Humans are a complex system. We are in on-going interaction, development and learning with and by our environment. This includes the physical world and as well as other humans within that environment and we learn by that process and the interactions in turn inform new developments and new directions. In chaos theory, there is sensitivity to dependence on initial circumstances. A small alteration in the initial situation can lead to major change in the long-term behaviour of a system. The actor learns a technique – a parry (initial circumstance). Then the use and application of the parry occurs and deeper understanding ensues (alteration). This is finding order within chaos. Students are now on the edge of understanding.
Of course, at this stage I have only refereed to a technique in isolation. In reality, an actor will have to (amongst other things) use this technique alongside a series of other techniques and also deliver text, avoid trip hazards, work generously with other actors, be aware of lighting, work within the limitations of some costuming dilemmas, keep the action contained for various angles and shots (for film), be mindful of the audience (for theatre), work safely and most importantly, convey the story. In short, actors are continually multi-tasking and problem-solving.
While I feel I am able to multi-task and problem-solve while performing, I have not always shared this fundamental part of our job with my students – I was taking it for granted. While at Banff this year, I began to explore what was to become a breakthrough in my process and the relationship between Chaos and Order. I began to share this idea with Spencer Humm and together we started with some basic multi-tasking exercises to see how students would react. We set tasks that I felt were fairly simple – say doing two or three things at once. I was astounded at the small level of tasks any one person (generally speaking) could perform. For the most part the actors’ brains began to fry!
Since my mountain visit, I have developed a large range of exercises that focus on problem-solving and multi-tasking. The exercises stimulate both logic and creativity. For the most part, whether an actor is learning stage combat, rehearsing a script or performing a role, they are often in what chaos theory physicist Norman Packard calls ‘the edge of chaos’ - a state of complexity that exists between order and chaos . I think the concept is very pertinent to what I am attempting to do when I place my students in a complex state of learning. The exercises I have created since my Banff visit, immerse students in a complex situation for a given amount of time to increase their ability to operate in that context. Students begin to see the need to compartmentalise aspects of techniques and develop skills to problem solve.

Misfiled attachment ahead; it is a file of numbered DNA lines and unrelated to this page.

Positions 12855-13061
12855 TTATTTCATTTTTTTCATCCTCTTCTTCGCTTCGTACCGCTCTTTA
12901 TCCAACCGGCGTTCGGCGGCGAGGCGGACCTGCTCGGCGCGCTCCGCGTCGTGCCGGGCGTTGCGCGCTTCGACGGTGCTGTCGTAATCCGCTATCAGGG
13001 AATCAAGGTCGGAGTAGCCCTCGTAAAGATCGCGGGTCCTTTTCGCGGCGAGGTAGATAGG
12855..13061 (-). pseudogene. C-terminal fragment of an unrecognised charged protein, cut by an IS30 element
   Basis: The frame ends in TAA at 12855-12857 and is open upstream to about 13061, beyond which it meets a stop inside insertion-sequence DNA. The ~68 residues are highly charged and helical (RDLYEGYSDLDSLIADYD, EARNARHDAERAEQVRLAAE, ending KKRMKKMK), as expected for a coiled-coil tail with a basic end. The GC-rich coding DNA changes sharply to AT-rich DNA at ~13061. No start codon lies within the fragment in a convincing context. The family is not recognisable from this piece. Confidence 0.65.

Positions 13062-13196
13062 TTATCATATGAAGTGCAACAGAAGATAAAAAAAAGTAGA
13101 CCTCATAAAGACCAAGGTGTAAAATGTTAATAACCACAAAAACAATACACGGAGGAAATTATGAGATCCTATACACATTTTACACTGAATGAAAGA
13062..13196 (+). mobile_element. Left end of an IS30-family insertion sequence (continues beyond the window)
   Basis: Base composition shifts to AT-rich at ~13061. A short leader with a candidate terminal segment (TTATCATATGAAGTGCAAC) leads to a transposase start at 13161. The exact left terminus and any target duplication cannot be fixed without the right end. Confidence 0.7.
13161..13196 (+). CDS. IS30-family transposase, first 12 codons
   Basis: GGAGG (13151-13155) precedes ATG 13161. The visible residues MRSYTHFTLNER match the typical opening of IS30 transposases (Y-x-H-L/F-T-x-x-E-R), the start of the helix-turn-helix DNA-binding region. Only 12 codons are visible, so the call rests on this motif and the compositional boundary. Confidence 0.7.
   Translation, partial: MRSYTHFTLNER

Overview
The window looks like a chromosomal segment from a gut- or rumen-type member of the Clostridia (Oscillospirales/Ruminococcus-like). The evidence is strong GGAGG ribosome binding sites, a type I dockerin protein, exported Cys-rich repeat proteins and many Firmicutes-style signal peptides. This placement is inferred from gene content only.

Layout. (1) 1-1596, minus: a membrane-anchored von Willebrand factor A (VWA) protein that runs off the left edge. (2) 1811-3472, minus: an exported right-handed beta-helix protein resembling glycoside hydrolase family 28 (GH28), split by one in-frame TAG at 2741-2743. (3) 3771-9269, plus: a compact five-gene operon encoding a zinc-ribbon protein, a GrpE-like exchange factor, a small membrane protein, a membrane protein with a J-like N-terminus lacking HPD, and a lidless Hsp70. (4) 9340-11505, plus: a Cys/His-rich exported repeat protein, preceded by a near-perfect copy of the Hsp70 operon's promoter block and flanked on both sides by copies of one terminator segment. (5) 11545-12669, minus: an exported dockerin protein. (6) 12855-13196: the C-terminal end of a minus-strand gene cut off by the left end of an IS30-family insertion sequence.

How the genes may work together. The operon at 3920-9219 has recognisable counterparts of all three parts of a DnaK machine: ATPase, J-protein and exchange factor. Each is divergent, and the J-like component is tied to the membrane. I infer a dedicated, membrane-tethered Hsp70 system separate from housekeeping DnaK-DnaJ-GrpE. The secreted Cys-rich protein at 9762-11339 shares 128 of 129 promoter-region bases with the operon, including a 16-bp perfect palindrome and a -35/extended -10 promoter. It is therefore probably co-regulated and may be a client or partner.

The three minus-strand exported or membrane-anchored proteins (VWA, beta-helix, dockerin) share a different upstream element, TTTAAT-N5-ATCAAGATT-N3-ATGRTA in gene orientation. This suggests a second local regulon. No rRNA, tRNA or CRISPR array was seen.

I am not suggesting that an actor be a multitasking guru, but rather that developing multi-tasking and problem solving skills is a great way to help an actor deal with certain scenarios which may occur on the job. I am attempting to help increase their ability to switch between tasks and deal with dilemmas in a high pressure situation. Here’s an example that has happened to me: in the middle of performance, I began to feel the handle on my sword loosen. I had to make a series of decisions about what to do next, knowing that it could save someone from serious injury. This is why I am suggesting that the range of exercises need to fluctuate between multi-tasking and problem-solving. In a controlled environment, I am taking my students to the edge of chaos.
What I am hoping to achieve is that my actors can learn to identify when something is becoming chaotic and when things need to be brought back to order. I am also helping them become aware that from a spectator’s point of view, we may want things to appear chaotic - but we on the stage, or on set must look for the order. Ultimately the audience members don’t want to see our homework.
to be continued...